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Since then, Service Employees International Union representatives attempted to accompany OSHA inspectors on site visits in Houston.
So what should you do if OSHA arrives for an inspection at your nonunion worksite with a union representative in tow?
“When OSHA shows up with a union organizer or community activist, state that you will cooperate with OSHA, but need to understand why the third party needs to be involved,” said Melissa A. Bailey, a shareholder in the Washington, D.C., office of Ogletree Deakins.
Bailey said questions to ask could include:
Employers should take several preparatory steps before OSHA even shows up, Bailey said.
“Does the employer have a safety committee? If so, has that safety committee discussed who the employee representatives should be during an OSHA inspection?” she asked. Having an employee representative selected by the safety committee may blunt OSHA’s argument that employees have chosen a third-party representative. If there is a language issue, being able to offer a nonmanagement employee to translate may negate the need to involve a third party, she said.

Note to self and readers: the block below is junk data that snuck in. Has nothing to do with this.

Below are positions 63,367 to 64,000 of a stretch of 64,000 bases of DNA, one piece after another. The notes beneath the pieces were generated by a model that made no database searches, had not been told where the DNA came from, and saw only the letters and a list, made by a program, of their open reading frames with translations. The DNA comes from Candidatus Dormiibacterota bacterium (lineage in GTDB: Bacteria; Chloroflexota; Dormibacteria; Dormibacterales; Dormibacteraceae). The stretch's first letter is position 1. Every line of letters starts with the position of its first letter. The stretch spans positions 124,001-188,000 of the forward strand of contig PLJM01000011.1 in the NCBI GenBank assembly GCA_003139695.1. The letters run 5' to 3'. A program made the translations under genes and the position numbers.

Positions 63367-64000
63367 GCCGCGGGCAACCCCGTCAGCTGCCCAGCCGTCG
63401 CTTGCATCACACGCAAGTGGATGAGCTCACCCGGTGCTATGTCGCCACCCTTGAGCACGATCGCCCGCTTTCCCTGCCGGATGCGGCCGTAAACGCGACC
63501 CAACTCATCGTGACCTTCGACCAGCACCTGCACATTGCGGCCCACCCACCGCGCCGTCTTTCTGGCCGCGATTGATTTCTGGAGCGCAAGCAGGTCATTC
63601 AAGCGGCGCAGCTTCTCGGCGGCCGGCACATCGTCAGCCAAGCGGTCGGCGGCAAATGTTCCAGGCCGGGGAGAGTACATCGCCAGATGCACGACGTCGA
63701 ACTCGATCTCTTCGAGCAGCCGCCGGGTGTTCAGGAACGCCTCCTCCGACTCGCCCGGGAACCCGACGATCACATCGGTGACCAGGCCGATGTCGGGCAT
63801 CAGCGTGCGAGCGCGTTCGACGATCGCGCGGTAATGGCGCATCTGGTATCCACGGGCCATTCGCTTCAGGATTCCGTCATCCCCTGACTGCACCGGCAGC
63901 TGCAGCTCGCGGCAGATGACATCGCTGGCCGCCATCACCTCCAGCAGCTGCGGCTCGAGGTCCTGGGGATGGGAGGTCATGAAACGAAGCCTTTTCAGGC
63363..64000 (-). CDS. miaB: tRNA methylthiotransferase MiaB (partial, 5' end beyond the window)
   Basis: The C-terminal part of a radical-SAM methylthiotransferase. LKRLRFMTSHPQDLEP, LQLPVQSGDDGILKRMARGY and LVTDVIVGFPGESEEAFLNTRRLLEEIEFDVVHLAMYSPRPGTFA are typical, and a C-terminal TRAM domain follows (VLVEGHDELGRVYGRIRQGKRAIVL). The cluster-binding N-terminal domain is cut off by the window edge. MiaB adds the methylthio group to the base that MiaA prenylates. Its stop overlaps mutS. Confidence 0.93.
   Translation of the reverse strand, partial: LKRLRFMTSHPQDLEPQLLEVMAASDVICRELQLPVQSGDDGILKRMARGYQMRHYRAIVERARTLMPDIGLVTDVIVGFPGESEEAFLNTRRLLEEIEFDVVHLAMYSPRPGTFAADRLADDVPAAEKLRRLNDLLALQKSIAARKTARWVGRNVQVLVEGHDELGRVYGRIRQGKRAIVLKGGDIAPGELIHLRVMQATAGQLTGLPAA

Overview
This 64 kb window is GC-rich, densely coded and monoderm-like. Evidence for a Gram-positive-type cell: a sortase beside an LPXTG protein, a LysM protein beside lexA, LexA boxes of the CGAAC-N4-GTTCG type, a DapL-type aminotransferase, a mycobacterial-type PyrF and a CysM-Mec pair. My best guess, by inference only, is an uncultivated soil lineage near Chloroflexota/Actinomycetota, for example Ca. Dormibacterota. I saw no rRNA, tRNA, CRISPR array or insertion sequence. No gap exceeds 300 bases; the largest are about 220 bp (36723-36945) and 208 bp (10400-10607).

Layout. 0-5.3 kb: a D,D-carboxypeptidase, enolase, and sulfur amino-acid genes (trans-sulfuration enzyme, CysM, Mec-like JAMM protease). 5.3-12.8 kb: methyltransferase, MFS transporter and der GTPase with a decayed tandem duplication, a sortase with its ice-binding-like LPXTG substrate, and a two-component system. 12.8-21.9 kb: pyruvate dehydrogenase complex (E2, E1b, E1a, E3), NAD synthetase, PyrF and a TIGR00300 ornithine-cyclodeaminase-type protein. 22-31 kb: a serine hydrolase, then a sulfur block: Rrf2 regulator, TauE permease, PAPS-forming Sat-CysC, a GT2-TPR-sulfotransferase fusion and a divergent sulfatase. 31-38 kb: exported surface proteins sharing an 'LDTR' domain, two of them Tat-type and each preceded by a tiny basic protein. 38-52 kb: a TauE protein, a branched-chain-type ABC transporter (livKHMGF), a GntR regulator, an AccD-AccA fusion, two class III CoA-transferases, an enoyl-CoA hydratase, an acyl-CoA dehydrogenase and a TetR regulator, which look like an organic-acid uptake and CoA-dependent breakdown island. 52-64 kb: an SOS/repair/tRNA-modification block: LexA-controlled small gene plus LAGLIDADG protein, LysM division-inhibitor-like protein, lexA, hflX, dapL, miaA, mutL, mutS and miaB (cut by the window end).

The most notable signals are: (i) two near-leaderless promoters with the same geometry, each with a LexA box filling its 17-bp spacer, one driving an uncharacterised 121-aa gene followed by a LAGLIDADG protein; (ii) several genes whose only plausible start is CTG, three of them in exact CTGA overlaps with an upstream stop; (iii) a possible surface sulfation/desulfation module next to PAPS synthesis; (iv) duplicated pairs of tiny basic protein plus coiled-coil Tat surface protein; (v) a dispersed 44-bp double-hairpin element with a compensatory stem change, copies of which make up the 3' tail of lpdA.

Bailey advised that facility management be instructed to notify corporate officers as soon as OSHA appears for an inspection. If OSHA continues to insist on having the third-party representative participate, the employer may allow OSHA to inspect but refuse access to the third party. That is what happened in Houston. “It is important to make clear that the company is willing to let OSHA conduct the inspection as long as the third party does not participate,” she said.
Roy Maurer is an online editor/manager for SHRM.
Follow him @SHRMRoy
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